The High Cost of Conformity

Imagine you are in a room with seven other people, and the person running the meeting presents everyone with two cards. On the left-hand card is a line. On the right-hand card are three lines of differing lengths. You are asked to pick which line on the right card matches the length of the line on the left card.

The answer is obvious. Any fool can see the right answer. But each person, in turn, around the table picks the wrong line, the wrong answer. Now it’s your turn. What do you do? Do you speak your mind? Speak the truth? It’s baffling that these people can’t see what you see so obviously. What’s wrong with these people?

About a third of us would agree with the group. Against our opinion, against what is so clearly obvious, we would reluctantly agree with everyone else’s wrong choice. These are the results of a series of psychology experiments conducted in the 1950s by Solomon Asch. In fact, in control groups during the experiment, over 98% of the participants recognized the correct answer, and yet 32% voted incorrectly along with the rest of the group.

When we perform tasks or engage in activities because “we’ve always done it that way” or because the person with the greatest seniority in the room suggested it, we’re acting out of conformity. Don’t misunderstand, conformity can be a great thing – it can allow teams to soar, military groups to function seamlessly and efficiently, and allow decisions to be made faster. Conformity is acting in accordance with social standards and conventions. I’m certainly glad we have accepted communication and behavioral conventions over at Air Traffic Control, and the people over at the Nuclear Regulatory Commission. (Here’s the audio feed from ATC at my home airport in Portland, Maine. I’m certainly glad they’re not just making it up as they go.)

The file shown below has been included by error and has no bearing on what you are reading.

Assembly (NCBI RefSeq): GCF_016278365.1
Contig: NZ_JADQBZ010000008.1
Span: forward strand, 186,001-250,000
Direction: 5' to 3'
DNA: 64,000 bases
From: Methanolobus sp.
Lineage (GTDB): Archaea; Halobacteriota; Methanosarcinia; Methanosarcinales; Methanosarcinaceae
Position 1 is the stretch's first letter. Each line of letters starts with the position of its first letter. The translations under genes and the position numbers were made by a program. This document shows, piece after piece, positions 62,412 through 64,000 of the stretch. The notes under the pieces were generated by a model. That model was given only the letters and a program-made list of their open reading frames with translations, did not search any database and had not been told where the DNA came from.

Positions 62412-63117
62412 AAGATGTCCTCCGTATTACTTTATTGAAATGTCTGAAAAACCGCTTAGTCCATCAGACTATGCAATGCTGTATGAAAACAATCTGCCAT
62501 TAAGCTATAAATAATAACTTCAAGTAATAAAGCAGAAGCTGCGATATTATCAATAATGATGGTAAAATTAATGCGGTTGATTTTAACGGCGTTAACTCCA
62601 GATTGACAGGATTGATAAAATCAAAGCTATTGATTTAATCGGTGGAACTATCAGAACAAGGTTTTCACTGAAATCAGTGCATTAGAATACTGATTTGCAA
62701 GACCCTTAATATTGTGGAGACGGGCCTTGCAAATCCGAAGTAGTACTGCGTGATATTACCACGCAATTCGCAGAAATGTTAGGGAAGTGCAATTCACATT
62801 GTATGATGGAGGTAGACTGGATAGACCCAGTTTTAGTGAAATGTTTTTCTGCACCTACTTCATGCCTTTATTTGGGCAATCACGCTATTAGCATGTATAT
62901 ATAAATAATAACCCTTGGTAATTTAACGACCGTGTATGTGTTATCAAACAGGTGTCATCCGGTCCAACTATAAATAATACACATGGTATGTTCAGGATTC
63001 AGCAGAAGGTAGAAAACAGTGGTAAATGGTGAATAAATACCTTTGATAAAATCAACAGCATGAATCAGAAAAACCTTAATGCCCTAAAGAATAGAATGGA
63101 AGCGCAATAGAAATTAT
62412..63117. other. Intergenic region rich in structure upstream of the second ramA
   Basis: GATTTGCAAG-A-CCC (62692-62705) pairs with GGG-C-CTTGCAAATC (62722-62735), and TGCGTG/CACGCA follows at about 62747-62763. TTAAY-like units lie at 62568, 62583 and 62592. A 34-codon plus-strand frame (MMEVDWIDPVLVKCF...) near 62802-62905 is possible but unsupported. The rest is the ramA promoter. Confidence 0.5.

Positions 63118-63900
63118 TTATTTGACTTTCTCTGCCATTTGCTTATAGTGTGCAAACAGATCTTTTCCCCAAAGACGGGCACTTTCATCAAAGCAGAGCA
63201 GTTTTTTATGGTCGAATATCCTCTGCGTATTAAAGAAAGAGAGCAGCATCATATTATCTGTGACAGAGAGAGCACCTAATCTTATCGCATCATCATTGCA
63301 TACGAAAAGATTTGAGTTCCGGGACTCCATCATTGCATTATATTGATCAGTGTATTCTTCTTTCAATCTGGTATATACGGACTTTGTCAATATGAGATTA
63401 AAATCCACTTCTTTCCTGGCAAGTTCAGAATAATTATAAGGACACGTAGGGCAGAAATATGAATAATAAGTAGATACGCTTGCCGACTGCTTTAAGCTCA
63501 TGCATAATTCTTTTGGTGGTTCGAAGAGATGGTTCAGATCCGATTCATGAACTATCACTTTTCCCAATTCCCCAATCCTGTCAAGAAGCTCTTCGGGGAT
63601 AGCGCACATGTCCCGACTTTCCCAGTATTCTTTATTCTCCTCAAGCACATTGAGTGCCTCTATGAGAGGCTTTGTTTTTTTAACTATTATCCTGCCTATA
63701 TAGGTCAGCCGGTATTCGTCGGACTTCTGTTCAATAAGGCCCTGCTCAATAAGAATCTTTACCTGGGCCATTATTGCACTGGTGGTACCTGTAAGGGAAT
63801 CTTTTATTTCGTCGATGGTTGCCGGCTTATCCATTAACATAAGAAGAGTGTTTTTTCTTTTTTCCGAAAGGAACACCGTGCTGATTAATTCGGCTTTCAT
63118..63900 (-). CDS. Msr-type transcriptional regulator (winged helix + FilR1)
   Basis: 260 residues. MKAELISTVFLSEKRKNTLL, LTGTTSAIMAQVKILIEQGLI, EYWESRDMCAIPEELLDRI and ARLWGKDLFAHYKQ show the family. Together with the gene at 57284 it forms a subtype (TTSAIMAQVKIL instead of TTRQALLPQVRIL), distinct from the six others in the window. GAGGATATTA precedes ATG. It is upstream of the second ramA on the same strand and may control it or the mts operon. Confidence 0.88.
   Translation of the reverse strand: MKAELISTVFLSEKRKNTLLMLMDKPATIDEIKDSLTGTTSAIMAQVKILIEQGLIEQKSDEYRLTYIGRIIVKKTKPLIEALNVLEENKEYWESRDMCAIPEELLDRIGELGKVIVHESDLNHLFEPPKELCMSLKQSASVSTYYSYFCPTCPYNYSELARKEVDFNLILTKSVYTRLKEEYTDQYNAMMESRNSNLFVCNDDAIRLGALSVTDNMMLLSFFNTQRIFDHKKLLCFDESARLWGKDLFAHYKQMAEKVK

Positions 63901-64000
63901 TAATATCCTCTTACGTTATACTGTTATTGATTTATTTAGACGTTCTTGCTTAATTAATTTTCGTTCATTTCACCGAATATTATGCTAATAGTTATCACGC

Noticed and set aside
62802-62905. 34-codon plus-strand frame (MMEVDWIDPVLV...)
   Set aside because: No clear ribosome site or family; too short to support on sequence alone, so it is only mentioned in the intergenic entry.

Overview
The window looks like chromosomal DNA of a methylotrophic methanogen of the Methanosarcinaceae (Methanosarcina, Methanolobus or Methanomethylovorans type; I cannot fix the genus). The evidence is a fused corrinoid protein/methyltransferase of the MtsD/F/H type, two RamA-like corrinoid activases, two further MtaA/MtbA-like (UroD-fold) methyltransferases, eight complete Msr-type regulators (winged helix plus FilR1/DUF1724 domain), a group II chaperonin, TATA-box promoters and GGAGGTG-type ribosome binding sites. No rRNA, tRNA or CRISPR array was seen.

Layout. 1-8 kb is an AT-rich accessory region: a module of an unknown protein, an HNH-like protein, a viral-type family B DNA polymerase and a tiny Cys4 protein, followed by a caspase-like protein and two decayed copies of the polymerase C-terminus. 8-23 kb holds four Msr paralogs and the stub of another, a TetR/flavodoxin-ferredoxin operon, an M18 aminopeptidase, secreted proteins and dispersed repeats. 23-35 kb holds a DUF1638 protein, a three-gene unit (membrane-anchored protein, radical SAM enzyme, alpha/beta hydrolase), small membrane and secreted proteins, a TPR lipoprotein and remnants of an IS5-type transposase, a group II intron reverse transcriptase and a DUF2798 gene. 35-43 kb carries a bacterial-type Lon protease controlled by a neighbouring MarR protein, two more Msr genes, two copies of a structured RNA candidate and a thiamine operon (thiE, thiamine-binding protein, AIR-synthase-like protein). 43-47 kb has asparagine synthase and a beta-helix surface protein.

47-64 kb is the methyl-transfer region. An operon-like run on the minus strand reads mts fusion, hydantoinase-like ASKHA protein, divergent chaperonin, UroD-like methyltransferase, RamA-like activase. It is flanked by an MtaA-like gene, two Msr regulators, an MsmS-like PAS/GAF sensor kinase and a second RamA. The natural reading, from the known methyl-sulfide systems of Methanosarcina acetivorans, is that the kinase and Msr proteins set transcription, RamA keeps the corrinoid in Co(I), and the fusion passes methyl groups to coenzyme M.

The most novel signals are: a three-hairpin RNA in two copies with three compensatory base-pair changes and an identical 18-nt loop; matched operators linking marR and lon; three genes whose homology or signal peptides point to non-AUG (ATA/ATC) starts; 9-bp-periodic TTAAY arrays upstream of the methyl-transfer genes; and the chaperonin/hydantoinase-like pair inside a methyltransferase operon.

In fact, Charles Efferson and his colleagues demonstrated that social conformity can present a higher rate of correct decisions, and higher performance in specific tasks. Conformity is how we deal with the complexity of life, the tsunami of data and information we are presented with, the unmitigated firehose of media we are bombarded with. We look at what other people are paying attention to. What they are looking at, what they are doing. And we do that.

But positive and creative deviance is what drives change. On December 1, 1955 in Montgomery, Alabama, Rosa Parks, at age 42, refused to obey bus driver James Blake’s order that she give up her seat to make room for a white passenger. In her own words, she was “tired of giving in.”

Know that we are all vulnerable to conformity. Think of these small awarenesses when participating in a group decision:

  • be aware of our vulnerability to conformity
  • cultivate healthy skepticism towards our own group
  • be willing to disappoint people

It’s the difference between belonging to a group, and simply fitting in. When we fit in, we conform. When we feel a strong sense of belonging, we feel enabled to be ourselves, wholly and authentically.

To learn about how build a culture of continuous learning see:


SmallActs-3DShawn Hunter is President and Founder of Mindscaling, a company building beautiful online learning courses based on the work of best-selling authors. My new book Small Acts of Leadership, (Bibliomotion) will be out in October, 2016. You can pre-order a copy now. Have a meeting coming up? Let’s talk.

Twitter: @gshunter
Say hello: